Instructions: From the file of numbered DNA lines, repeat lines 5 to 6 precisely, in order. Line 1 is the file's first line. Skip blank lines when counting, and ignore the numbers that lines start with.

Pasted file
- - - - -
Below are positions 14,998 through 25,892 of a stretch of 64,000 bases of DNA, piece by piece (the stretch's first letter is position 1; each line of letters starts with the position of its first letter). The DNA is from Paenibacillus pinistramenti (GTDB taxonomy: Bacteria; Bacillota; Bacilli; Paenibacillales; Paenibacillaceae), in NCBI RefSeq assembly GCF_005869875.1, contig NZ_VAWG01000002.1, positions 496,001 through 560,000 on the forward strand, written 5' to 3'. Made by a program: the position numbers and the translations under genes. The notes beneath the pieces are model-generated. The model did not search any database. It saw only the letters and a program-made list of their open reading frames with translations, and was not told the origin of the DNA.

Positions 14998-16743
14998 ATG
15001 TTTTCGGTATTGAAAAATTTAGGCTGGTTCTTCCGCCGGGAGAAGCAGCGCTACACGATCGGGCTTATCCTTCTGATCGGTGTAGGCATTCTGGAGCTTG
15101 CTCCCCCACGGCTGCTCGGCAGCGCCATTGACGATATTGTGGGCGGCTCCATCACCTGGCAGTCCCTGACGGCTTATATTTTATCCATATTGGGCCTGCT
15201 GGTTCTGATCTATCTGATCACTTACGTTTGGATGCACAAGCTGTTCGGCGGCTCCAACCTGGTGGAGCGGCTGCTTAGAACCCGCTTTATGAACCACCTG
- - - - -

15101 CTCCCCCACGGCTGCTCGGCAGCGCCATTGACGATATTGTGGGCGGCTCCATCACCTGGCAGTCCCTGACGGCTTATATTTTATCCATATTGGGCCTGCT
15201 GGTTCTGATCTATCTGATCACTTACGTTTGGATGCACAAGCTGTTCGGCGGCTCCAACCTGGTGGAGCGGCTGCTTAGAACCCGCTTTATGAACCACCTG